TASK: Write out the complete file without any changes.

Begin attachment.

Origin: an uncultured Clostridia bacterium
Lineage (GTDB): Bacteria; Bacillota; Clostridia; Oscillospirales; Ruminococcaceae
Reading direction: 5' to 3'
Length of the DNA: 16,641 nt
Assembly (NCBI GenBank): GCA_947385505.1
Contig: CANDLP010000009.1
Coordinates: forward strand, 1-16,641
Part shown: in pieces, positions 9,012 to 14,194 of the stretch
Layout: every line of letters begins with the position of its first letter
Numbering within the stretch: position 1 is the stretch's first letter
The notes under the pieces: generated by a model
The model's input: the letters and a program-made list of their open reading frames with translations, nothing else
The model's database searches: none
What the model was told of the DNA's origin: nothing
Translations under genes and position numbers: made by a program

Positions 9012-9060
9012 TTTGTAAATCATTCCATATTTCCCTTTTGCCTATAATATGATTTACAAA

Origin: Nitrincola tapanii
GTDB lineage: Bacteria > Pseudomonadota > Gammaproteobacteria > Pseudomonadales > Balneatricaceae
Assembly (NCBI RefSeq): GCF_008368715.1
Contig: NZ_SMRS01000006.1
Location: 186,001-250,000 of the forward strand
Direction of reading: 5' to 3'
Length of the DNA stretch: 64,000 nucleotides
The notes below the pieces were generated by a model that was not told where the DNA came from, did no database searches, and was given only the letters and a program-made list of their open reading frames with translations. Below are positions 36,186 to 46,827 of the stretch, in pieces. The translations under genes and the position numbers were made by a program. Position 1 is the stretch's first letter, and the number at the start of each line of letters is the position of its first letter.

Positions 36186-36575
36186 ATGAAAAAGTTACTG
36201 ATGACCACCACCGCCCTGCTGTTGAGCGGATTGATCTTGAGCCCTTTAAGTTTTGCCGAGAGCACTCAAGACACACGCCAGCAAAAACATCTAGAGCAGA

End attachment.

Origin: an uncultured Clostridia bacterium
Lineage (GTDB): Bacteria; Bacillota; Clostridia; Oscillospirales; Ruminococcaceae
Reading direction: 5' to 3'
Length of the DNA: 16,641 nt
Assembly (NCBI GenBank): GCA_947385505.1
Contig: CANDLP010000009.1
Coordinates: forward strand, 1-16,641
Part shown: in pieces, positions 9,012 to 14,194 of the stretch
Layout: every line of letters begins with the position of its first letter
Numbering within the stretch: position 1 is the stretch's first letter
The notes under the pieces: generated by a model
The model's input: the letters and a program-made list of their open reading frames with translations, nothing else
The model's database searches: none
What the model was told of the DNA's origin: nothing
Translations under genes and position numbers: made by a program

Positions 9012-9060
9012 TTTGTAAATCATTCCATATTTCCCTTTTGCCTATAATATGATTTACAAA

Origin: Nitrincola tapanii
GTDB lineage: Bacteria > Pseudomonadota > Gammaproteobacteria > Pseudomonadales > Balneatricaceae
Assembly (NCBI RefSeq): GCF_008368715.1
Contig: NZ_SMRS01000006.1
Location: 186,001-250,000 of the forward strand
Direction of reading: 5' to 3'
Length of the DNA stretch: 64,000 nucleotides
The notes below the pieces were generated by a model that was not told where the DNA came from, did no database searches, and was given only the letters and a program-made list of their open reading frames with translations. Below are positions 36,186 to 46,827 of the stretch, in pieces. The translations under genes and the position numbers were made by a program. Position 1 is the stretch's first letter, and the number at the start of each line of letters is the position of its first letter.

Positions 36186-36575
36186 ATGAAAAAGTTACTG
36201 ATGACCACCACCGCCCTGCTGTTGAGCGGATTGATCTTGAGCCCTTTAAGTTTTGCCGAGAGCACTCAAGACACACGCCAGCAAAAACATCTAGAGCAGA